Ndeji who says he makes between N15 000 – N20, 000 daily since the flooding, revealed that he gets spare parts for the repair of the engines as far as Onitsha, Porthacourt and sometimes Lagos state.
Several Warnings given about impending floods
Early this year the Nigerian Meteorological Agency (NiMet) released the 2020 Seasonal Rainfall Prediction (SRP) which is to provide weather information to stakeholders in various sectors of the country.
The Seasonal Rainfall Prediction is especially important to sectors such as agriculture, environment and water which provide support base and opportunities for the employment opportunities for millions of Nigerians.
According to NiMet, rainfall onset in 2020 is expected be ‘near-normal to earlier than normal’ in most parts of the country. Rainfall onset is generally regarded as the start of the growing season for rain-fed agriculture.
The earliest onset date forecasted for February 24 will occur around the coastal areas of South-South states.
Rainfall onset in the northern fringes of the country will occur around June 2.
Rainfall cessation is inversely predicted in comparison with rainfall onset.
The earliest predicted cessation date of September 26 will occur in the northern fringes of the country while the latest rainfall cessation date of December 28 will occur around the coastal areas of the southern parts of the country.
Rainfall amounts in the country is expected to be between 400mm in the Northern parts to over 3000mm in the Southern parts. Though the annual rainfall predicted is near normal for most parts of the country, the possibility of having rainfall anomalies in some parts of the country exists.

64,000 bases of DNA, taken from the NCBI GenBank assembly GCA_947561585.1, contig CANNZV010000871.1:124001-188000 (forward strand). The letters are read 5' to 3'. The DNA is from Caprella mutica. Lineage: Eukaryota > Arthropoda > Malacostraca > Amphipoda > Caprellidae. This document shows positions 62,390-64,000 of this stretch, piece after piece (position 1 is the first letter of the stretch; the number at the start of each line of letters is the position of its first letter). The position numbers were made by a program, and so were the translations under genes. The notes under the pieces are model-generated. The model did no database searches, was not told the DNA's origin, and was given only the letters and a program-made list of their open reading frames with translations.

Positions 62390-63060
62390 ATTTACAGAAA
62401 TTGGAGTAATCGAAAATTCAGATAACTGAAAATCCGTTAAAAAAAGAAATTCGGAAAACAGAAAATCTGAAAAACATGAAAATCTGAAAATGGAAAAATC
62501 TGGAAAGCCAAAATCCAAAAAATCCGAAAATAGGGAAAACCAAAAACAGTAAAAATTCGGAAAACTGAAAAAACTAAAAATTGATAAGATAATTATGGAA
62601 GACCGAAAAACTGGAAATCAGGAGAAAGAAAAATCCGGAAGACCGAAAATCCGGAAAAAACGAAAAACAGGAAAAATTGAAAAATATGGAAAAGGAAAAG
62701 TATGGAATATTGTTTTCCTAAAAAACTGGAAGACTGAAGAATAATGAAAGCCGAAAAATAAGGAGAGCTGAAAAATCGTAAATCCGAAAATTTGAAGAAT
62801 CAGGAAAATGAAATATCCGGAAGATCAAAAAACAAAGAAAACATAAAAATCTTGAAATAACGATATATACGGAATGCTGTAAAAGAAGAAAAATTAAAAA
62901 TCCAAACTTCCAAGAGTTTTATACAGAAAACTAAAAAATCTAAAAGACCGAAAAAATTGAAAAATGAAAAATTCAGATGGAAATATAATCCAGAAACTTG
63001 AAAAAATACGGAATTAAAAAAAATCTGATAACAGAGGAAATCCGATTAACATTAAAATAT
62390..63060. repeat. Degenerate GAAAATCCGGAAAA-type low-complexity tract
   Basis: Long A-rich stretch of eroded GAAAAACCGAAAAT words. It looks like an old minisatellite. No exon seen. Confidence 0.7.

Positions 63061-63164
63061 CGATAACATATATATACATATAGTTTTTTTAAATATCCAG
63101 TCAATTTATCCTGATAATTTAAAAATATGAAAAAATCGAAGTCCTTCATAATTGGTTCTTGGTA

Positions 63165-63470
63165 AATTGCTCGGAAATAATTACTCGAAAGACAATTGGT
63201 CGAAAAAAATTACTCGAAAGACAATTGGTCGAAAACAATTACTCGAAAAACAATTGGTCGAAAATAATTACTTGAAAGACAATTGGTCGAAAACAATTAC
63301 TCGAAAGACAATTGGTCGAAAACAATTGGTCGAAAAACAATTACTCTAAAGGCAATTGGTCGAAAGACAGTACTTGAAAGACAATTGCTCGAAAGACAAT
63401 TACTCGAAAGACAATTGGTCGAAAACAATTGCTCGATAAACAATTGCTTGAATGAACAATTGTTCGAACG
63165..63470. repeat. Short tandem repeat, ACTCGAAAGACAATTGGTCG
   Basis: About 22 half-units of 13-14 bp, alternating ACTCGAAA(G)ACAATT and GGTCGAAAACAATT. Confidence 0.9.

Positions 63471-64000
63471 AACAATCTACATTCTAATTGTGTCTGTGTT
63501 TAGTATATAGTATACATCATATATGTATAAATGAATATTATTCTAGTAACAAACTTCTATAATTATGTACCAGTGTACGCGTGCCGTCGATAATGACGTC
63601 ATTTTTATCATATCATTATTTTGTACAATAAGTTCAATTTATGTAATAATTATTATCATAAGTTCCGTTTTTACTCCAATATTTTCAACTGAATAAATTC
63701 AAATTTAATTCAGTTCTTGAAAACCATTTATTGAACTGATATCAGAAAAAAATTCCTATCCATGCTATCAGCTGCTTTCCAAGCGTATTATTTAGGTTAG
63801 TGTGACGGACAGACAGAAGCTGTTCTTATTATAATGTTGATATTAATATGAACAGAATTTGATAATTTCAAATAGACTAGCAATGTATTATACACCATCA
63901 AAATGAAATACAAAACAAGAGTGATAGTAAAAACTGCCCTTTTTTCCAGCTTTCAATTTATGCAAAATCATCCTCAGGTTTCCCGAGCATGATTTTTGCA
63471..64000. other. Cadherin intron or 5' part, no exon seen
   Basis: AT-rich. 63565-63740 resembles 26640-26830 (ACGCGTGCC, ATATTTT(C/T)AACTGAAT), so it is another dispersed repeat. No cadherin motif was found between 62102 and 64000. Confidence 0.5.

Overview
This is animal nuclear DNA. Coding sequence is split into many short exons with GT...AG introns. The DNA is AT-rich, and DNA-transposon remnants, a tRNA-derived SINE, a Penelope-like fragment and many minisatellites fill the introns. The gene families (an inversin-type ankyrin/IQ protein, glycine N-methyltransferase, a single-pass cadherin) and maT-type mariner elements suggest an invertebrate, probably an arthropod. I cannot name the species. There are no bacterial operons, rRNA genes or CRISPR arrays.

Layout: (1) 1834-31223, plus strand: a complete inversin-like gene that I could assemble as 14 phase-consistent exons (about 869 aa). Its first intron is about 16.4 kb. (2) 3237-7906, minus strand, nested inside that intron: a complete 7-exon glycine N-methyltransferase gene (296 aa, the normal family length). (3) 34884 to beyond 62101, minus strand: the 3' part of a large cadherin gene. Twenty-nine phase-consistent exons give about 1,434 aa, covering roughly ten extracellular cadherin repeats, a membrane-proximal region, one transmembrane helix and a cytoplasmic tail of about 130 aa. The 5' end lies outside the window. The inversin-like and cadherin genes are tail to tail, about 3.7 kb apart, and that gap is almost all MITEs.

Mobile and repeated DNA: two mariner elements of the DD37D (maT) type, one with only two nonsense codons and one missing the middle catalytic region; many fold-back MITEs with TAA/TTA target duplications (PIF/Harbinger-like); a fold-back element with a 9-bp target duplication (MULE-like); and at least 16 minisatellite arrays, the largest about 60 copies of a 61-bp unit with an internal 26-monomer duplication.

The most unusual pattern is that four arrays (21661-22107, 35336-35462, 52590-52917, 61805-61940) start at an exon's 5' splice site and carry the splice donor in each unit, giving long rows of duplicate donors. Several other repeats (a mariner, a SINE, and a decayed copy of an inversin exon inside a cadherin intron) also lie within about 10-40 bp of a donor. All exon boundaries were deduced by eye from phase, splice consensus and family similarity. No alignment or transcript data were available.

In the first of week of August 2020 The Nigeria Hydrological Services Agency (NIHSA) has asked states to prepare for flood in communities bordering the River Niger to prevent loss of lives and property.
The Director-General, NIHSA, Clement Nze gave the warning in a statement, where identified states likely to be affected as Kebbi, Kogi, Rivers, Niger, Kwara, Nasarawa, Kogi, Anambra, Delta, Edo, Rivers and Bayelsa.
He warned that the flood levels at the hydrological stations monitored in Niamey (Niger Republic) and Malanville (Benin Republic) have gotten to the red alert zone, as of August 23.
The director-general advised states to identify communities bordering River Niger to make adequate plans for timely evacuation of people to safe and higher grounds in the event of flooding.
He said the flood might arrive through Kebbi state around September 6.
“This current development portends some level of concern for Nigeria as there could be a likelihood of flooding in the above-mentioned states.
This flood magnitude sighted in Niamey is expected to arrive in Nigeria through Kebbi state around September 6,” the statement read.
“The country still has many days of rainfall in the cause of the year. More floods are therefore still expected in the months of August, September and October. In the event there is a release of excess water from the dams in other countries upstream rivers Niger and Benue this year, this will have more negative impacts on Nigeria which is located downstream other countries in the Niger Basin.”